Our second and last Push Berlin Event of the year 2019 took place earlier in December and started off with a private skate session of the German Converse Cons team, went straight into Give Something Back To Berlin‘s skate school project and ended with an open park session for everyone to join.

What is Give Something Back To Berlin, you might ask?

Give Something Back To Berlin (GSBTB) is an award-winning project platform and network fostering community integration, intercultural dialogue, and participation among Berlin’s diverse migrant populations.

Tom Young, Manager of the Open Music School and Skateboarding teacher at the Push project:

We were delighted when Converse invited us to be official partners in the exciting new Push Berlin skate-sessions taking place on the first Tuesday of every month at Yaam. 

GSBTB is responsible for organizing the “Open Skate School” to help children and young people living in social isolation to step into a positive skateboarding community.

Open Skate School

The majority of the young people that will be learning to skate with us are from refugee families with diverse ethnic and cultural backgrounds. Several of these families are already involved in other GSBTB activities in some way. This is a fantastic opportunity for younger members of these families to build their own relationships with others, and experience the potentially life-changing benefits of being part of a supportive skate scene. We are recruiting, training and supporting a team of volunteers who have a personal interest in skating. These dedicated volunteers will assist the young participants to get to and from the Push Berlin sessions and learn the basics of skateboarding. The whole process is a tool in which to help the participants to build trusting and positive relationships, discover their own self-confidence and to simply have fun.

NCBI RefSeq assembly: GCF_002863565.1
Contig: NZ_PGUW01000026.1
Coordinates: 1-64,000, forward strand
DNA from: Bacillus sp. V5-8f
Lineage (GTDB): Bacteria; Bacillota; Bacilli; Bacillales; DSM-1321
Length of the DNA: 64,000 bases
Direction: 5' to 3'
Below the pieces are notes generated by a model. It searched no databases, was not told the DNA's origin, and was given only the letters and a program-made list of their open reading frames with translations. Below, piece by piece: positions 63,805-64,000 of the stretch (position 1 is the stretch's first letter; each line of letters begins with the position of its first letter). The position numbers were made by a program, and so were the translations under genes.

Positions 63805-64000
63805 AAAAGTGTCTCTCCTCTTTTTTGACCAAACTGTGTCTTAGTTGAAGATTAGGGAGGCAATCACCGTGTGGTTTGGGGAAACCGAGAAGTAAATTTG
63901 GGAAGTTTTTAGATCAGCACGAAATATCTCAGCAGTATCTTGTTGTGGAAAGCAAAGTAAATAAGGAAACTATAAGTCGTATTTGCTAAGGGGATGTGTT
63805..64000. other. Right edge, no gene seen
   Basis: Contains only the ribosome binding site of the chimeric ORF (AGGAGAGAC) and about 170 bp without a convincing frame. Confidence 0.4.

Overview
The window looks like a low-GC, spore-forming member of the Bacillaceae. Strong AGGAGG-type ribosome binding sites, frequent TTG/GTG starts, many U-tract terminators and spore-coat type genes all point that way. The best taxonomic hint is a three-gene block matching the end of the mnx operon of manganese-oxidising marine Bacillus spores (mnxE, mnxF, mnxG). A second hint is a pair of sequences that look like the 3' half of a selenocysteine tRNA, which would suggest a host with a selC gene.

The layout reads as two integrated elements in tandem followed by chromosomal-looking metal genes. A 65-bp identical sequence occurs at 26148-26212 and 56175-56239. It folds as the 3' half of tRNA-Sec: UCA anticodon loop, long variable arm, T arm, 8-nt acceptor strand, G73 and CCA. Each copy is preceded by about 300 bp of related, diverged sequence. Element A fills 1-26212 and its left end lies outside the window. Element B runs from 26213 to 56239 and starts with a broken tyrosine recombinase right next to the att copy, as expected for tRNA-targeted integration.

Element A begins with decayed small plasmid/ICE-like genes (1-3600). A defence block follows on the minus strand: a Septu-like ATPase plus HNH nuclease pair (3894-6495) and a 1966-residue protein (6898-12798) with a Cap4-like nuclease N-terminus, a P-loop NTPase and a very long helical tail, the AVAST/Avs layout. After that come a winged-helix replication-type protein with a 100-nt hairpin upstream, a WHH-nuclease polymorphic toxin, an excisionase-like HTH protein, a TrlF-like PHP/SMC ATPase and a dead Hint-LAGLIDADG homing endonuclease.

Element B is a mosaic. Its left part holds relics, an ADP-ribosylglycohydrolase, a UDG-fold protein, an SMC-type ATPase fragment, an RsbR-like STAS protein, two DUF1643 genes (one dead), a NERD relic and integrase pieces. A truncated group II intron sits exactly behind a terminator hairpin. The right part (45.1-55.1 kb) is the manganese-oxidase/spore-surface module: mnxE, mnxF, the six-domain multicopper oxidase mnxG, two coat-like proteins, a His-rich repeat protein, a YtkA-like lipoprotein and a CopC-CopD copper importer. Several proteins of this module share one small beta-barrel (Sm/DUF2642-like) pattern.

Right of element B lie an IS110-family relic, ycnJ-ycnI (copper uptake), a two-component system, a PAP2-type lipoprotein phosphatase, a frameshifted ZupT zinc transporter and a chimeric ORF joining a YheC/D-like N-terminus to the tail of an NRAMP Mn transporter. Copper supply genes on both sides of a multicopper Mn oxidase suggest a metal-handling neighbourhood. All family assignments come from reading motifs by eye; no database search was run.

Benefits of Skateboarding for Youth

Skateboarding lies somewhere in between the realms of sport, self-expression, and lifestyle. As an individual sport, skateboarding is physically demanding and very difficult. It requires focus, dedication and fitness. Learning to skateboard is a process that challenges the individual to observe, try new things, fall, and then try again, until a new skill is developed. From this process of attempting and failing, over and over again, a form of self-expression is born. Every individual has their own skateboarding “style” because every individual takes a different journey through the learning process. It is a process that never ends, as long as one skateboards. As a result, self-expression and skateboarding are intimately connected.  The lifestyle element of skateboarding lies in the community that surrounds it. The ideas and values one learns from this very difficult and never-ending practice go far beyond learning a few “cool tricks”. Spending hours at a skatepark, focussing on your individual progression while surrounded by peers doing the same thing is a perfect environment for lasting friendships to be born. When a supportive skateboarding community is nurtured, positive psychological developments such as focus, dedication and self-confidence thrive.
Skateboarding creates spaces where self-esteem can develop in young people, especially for those who may be struggling to find their place in more traditional institutions such as school or sports teams. 

All photos by Danny Sommerfeld.